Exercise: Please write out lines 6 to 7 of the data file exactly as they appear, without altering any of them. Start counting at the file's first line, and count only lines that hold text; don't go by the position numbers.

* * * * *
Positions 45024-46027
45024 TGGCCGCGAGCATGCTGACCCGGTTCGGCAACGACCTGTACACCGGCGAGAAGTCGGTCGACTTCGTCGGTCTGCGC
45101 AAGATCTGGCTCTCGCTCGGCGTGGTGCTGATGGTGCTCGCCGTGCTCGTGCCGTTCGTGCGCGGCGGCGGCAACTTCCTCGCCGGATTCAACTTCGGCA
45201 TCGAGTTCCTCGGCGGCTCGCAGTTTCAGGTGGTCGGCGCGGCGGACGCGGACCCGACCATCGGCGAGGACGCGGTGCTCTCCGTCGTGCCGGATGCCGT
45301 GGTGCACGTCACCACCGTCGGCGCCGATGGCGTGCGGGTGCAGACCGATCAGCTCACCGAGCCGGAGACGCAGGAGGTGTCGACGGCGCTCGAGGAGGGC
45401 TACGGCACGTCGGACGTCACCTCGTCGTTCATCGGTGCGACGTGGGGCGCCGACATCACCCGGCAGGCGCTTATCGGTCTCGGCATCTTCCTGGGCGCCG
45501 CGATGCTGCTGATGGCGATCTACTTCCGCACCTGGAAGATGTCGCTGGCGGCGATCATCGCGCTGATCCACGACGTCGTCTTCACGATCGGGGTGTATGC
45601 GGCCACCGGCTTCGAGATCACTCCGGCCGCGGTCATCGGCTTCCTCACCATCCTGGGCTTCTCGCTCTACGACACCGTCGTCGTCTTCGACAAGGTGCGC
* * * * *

45401 TACGGCACGTCGGACGTCACCTCGTCGTTCATCGGTGCGACGTGGGGCGCCGACATCACCCGGCAGGCGCTTATCGGTCTCGGCATCTTCCTGGGCGCCG
45501 CGATGCTGCTGATGGCGATCTACTTCCGCACCTGGAAGATGTCGCTGGCGGCGATCATCGCGCTGATCCACGACGTCGTCTTCACGATCGGGGTGTATGC